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Forum topic by brianl posted 02-02-2010 04:21 AM 989 views 0 times favorited 4 replies Add to Favorites Watch
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brianl

108 posts in 2544 days


02-02-2010 04:21 AM

Topic tags/keywords: question mortiser joining

I’m trying to build a piece that uses 1/4” thick pieces that need to have a tennon cut into the end. The piece is an arts and craft wastebasket that uses the 1/4” pieces as stiles fitting into 3/4” rails with a 3/8” gap between them.

Cutting the tennons by hand isn’t easy, but the mortise is down right impossible. Up until now I have done all of my mortising by hand. Is it now time to buy a mortiser to do these tiny mortises?

I have to do 28 of them for the piece I’m working on and while the chisel method is cool and all, my mind balks at the idea of doing all of these…

-- Brian - Belmont, Massachusetts


4 replies so far

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Sean

156 posts in 3078 days


#1 posted 02-02-2010 04:35 AM

you could make do with a router and a small spiral upcut bit. or even one of those laminate routers like the bosch colt.

-- "Democracy is by far the worst system of government. Except all the others that have been tried." ~ Winston Churchill

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Waldschrat

505 posts in 2899 days


#2 posted 02-02-2010 04:25 PM

Brian, if you are looking at not investing alot money, or are looking at only doing this sort of work once in your life, I would just mark the center of the mortises and drill it out and just chisel out the rest like you have already mentioned, (you did not mention if you have been using a drill bit to remove most of the material that has to be removed). If you plan on doing this more often in the future, I would suggest the investment in the mortiser, if you like arts and crafts and from your profile favorites I think you do it might be worth the investment. In my opinion tools, especially good quality ones are never a waste of money.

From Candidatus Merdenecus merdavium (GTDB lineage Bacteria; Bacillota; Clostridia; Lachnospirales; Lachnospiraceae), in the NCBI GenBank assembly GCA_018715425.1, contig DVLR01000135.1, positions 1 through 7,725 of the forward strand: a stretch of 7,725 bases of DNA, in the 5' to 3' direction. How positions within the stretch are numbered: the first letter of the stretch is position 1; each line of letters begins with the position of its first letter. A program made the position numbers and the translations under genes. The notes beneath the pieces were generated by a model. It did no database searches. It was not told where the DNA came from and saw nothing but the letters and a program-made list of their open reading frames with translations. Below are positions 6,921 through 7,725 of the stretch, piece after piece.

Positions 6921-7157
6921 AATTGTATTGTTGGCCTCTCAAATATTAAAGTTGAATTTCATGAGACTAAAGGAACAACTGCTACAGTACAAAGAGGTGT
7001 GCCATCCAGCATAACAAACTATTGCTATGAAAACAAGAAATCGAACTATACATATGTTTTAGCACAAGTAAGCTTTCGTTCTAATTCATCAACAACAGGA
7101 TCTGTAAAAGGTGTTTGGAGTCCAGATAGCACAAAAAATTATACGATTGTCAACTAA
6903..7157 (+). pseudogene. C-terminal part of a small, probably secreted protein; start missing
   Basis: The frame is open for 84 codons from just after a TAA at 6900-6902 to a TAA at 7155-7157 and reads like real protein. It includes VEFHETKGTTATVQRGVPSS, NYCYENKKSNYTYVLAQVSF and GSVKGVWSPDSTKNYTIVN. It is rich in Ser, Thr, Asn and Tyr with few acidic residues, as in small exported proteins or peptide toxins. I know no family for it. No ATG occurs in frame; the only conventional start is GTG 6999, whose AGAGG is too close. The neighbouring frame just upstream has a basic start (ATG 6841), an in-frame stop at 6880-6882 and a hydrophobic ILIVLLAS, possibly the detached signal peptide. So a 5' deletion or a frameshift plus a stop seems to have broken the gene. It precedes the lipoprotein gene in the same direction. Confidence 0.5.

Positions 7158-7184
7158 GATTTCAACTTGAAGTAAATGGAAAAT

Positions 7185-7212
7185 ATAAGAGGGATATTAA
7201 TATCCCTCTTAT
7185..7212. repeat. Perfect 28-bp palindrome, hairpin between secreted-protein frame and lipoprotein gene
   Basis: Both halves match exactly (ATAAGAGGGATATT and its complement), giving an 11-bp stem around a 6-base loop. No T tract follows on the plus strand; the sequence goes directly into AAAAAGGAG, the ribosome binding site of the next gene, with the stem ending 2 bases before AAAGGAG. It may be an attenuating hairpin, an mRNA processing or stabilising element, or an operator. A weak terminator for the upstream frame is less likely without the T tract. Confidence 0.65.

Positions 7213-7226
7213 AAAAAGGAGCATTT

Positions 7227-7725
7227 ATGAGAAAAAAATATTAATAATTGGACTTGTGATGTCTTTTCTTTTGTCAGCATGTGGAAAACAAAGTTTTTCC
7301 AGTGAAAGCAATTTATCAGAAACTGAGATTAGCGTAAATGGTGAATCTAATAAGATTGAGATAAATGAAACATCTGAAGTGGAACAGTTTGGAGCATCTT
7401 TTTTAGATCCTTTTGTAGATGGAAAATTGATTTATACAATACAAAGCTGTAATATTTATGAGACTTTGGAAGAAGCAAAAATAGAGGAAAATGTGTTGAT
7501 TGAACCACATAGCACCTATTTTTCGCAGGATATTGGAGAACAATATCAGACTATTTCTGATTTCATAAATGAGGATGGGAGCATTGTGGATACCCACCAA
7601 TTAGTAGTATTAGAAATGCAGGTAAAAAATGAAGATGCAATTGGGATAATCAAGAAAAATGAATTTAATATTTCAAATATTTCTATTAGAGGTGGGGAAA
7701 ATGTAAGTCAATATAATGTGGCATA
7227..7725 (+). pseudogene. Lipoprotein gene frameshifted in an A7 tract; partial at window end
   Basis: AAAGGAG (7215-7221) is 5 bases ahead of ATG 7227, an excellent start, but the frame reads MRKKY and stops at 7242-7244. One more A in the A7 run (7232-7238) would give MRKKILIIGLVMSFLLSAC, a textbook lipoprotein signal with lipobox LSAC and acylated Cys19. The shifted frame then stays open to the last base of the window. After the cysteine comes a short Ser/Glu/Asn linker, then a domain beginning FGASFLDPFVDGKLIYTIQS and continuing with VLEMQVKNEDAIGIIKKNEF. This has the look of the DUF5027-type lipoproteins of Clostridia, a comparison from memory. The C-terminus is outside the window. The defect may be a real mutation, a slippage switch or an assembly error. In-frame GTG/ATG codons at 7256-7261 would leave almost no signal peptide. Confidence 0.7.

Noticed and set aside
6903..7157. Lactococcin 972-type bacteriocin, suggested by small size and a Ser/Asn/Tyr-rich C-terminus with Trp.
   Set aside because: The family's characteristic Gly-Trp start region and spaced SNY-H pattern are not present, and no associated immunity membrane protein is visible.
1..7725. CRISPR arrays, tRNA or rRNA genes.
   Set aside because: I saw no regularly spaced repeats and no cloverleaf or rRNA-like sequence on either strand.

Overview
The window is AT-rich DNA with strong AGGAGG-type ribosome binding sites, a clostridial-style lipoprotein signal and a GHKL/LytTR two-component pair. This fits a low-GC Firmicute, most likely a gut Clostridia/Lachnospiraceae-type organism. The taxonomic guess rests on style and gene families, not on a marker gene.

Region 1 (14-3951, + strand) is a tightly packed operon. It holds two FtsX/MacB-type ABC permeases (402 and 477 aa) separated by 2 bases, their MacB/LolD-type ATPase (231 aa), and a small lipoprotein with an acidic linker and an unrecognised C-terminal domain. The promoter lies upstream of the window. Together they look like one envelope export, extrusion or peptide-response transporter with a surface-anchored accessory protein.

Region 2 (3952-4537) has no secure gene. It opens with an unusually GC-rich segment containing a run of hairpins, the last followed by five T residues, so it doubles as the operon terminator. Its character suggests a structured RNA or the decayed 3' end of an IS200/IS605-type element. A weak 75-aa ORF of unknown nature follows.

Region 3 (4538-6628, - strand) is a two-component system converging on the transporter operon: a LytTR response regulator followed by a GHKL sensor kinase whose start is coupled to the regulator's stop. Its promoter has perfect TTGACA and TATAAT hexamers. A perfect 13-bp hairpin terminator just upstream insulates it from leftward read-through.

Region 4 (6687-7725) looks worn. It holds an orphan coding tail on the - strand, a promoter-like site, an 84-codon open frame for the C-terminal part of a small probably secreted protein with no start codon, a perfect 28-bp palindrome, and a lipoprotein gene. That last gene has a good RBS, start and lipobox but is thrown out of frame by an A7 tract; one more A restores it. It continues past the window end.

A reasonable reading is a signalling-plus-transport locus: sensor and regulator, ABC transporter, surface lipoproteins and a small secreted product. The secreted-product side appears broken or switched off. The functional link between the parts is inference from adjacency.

-- Nicholas, Cabinet/Furniture Maker, Blue Hill, Maine

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SteveMI

954 posts in 2757 days


#3 posted 02-02-2010 05:33 PM

Brian,

How about routing a single mortise slot down the rail and using 1/4” by 3/8” spacers between each stile. Then you only have to clean up the end of each routed slot.

For table aprons I cut the tenons on a TS using FWW fixture on miter. Depending on the width of board I get, sometimes I cut the tenons first and then rip that board for two aprons. You should be able to tenon your stock that way and then rip that board to 1/4” widths.

I couldn’t find a frugal mortise chisel locally, so bought a mortise bit and use it with a dead blow hammer to clean routed slots or drilled holes for tenons. Nice and square surface, but you still need a bit of chisel time for final clean out.

Steve.

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brianl

108 posts in 2544 days


#4 posted 02-03-2010 02:41 AM

Wow, really great answers! Thanks everyone! I think right now I’ll probably purchase a router and see what sort of work I can do with that. I found a good article from Dewalt about using a router to create tennons as well. Maybe I can kill two birds with one stone!

Sean,
Good advice man, thanks!

Nicholas,
That has to be one of the most complete answers I’ve seen. I’m really impressed that you examined my favorites! You were dead-on about the hand-cutting as well. I have been drilling out the mortises and then using a chisel to clean them up. At some point I’ll invest in the mortiser, but for my limited budget I think I can get double-duty out of the router for right now.

Steve,
The single mortise idea is really good. I hadn’t thought of creating 3/8” spacers!

Thanks again everyone!

-- Brian - Belmont, Massachusetts

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